The Nissan crests a hill and banks into a turn. The driver grips the wheel, checks the mirror and sees the other cars behind her. It’s the final lap. The final turn. The final sprint in the Nissan Micra Cup. All of her stress, sweat, and pressure from battling other cars on the grid drop off her conscious like body armor, piece by piece, falling to the floor. Weightless in time, she floats the car across the finish line. In that moment, Valerie Chiasson became the first woman in racing history to podium a Canadian Grand Prix.
Changing racing history is quite a feat. Though she’s still in her prime, for Valerie, her journey of racing started years ago at the age of eleven by originally wanting to race motorcycles. Though her parents disapproved, they finally agreed to let her begin karting.
Blazing across pavement at the local track days in a F125 Rotax Max kart, Valerie spent most her weekends practicing. It wasn’t long before the local racers convinced her dad to let her start racing — and from that point she took off. During the next four years, she competed in local karting events and in 2007, she was offered to race a Toyota Echo cup car.
The Toyota Cup Series Challenge cars were much faster and although racing a larger vehicle was an adjustment, she finished as Vice Rookie of the year. The following year in 2008, she raced the series part time but then made a massive leap by accepting an opportunity to race stateside in the American Canadian Tour – Castrol Late Model Series.
Migrating from road course racing to oval track is quite a difference. “It was very tough.” She says. “Utilizing outside passing, bumping and passing . . . they are all NASCAR techniques! A lot of people think oval racing is easy, but for me it was harder than road Racing course!”
“One of the most challenging experiences was during 300 laps in the St-Eustache on a 1/4 mile oval.” She said. “What a long race and so physical! . . . But I finished 9th place out of 42 on the grid.” Over the next few years Valerie continued to race the late models, but at the end of 2012 her time one the oval tracks came to a finish.
“Racing started to become to expensive for me.” She says. “Traveling around had a lot of costs . . . and I had been wanting to start my own business.” So that’s when she decided to step away from driving to launch an automotive marketing business dubbed Valerie Chaisson Enterprises (V.C.E.). Meanwhile in her spare time, she taught racing classes at the local Quebec racetracks. Although things were going well for her, after a couple of years she was itching to get back in to the racing seat.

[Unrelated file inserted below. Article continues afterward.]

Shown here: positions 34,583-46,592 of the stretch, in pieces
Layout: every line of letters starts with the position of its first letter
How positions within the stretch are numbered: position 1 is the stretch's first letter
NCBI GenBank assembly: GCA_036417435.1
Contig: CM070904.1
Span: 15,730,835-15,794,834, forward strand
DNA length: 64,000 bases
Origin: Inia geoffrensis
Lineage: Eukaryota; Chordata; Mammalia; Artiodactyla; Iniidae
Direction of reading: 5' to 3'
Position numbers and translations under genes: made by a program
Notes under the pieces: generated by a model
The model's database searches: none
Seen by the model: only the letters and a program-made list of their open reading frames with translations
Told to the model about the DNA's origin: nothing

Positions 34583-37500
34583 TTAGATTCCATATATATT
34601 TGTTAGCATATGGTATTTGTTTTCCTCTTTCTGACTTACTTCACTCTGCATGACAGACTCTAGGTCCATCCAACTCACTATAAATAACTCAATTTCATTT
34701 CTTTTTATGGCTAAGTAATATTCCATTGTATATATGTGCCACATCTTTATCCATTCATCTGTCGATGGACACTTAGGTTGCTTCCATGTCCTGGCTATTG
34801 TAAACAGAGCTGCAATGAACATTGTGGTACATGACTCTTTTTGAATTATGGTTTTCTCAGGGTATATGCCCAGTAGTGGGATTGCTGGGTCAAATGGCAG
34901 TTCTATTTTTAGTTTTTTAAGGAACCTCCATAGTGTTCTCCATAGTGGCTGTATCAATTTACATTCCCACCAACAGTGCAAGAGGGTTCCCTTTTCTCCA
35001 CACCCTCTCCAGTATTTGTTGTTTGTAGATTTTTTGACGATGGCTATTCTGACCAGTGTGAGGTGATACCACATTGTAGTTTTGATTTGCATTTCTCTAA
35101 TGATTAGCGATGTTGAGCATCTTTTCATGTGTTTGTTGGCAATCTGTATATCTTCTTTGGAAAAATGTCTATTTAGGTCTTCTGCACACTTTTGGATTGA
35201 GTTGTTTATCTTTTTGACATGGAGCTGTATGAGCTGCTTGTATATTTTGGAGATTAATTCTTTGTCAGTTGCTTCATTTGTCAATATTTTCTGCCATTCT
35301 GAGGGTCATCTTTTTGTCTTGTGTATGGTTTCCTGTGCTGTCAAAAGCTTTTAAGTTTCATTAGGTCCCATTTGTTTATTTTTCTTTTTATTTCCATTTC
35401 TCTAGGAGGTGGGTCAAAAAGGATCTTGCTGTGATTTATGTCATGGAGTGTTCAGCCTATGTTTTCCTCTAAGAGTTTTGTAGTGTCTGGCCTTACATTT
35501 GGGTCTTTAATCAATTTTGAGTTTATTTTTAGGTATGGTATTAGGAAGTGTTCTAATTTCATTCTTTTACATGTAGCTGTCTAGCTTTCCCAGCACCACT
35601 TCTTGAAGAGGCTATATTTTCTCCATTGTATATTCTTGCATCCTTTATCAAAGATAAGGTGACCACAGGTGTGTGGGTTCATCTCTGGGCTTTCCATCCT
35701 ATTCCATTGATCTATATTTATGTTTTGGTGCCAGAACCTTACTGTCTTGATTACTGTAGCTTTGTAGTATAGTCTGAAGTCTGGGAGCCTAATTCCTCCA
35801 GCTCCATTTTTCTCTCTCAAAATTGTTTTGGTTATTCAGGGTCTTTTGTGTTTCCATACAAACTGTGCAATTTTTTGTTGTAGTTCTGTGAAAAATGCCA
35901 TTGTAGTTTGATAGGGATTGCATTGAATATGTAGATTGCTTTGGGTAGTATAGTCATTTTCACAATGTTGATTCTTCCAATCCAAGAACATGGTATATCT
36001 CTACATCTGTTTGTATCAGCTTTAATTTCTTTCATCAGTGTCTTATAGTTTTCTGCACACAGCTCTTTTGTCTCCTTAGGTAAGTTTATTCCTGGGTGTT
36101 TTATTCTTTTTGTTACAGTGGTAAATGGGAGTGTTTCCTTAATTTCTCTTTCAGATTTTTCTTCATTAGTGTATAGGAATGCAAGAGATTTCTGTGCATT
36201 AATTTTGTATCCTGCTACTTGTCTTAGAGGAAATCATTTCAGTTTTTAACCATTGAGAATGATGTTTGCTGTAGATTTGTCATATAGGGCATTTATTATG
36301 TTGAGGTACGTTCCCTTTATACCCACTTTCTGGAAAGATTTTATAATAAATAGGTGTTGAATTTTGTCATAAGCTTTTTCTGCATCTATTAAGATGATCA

So in 2014 she signed up for the Canadian Touring Cup Championship, one of the most competitive racing series. During the year, Valerie placed several times in 4th and 5th positions, but her inner race demon was truly awakened with an opportunity to race a Prototype Formula WF1 car; in which she placed 1st and 3rd on the Circuit Mont-Tremblant. “The Stohr is really fun to drive!” She continued. “It’s fast — but really fast in the corners and was completely different from the others cars I drove before . . . I learned very quickly with We Tune and got good results in short time with them.”
That season was the boost Valerie needed and the following year in 2015, she raced in the Nissan Mirca Cup Series and placed 6th in the overall season — along with becoming the first woman to podium a Canadian GP in all categories. She finished up the year by racing the Stohr Prototype again in the Fall Classic, where she took home a 2nd place podium finish.
Valerie then it was time for her to join a faster series, so after a hefty fundraising campaign, she gathered up enough money to compete with a Porsche GT3. With help from Group Gabriel and Porsche Prestige she gained the sponsor support and has now been racing a fully spec’d GT3 in the Canadian Cup Circuit.
Being recognized as the first woman to race a full a season in the Canadian Porsche GT3 Cup Series, she plans to continue her pace and take the Prestige Porsche to the top. “I know a lot of the mechanical basics and so I’m working a lot on database configurations with the engineers to make a fast car on the track.” She continues, “Next year, (2017) I’ll be back in GT3 Cup Canada for minimum of 3 races and I’d like to race in Europe as well to get more experience.”
While her racing career is still gaining speed, Valerie is also juggling several other projects including being the CEO of V.C.E. Marketing where she helps other driver’s brand themselves for motorsports and assisting in brand marketing for automotive companies, locally and globally.
Plus, she’s been recently chosen to be one of the eighteen global representatives of ASN Canada; the sporting authority delegated by the Federation International of Automobiles (FIA) that oversees all Canadian national motorsports. In this role, she’s a part of the Women in Motorsport Commission (WiM) and was recently chosen as the new Ambassador of Canada for the 150th anniversary in Monaco race — with the F1 world Champion Jacques Villeneuve for 2017.
If all of that’s not enough for you – she also races horses. But that’s another story for another day. All and all, Valerie is an asset to the racing community and shows that with a lot of passion and drive, you can go a long way. Just make sure not to get in her way when your on the track . . . she may just show you how a woman races.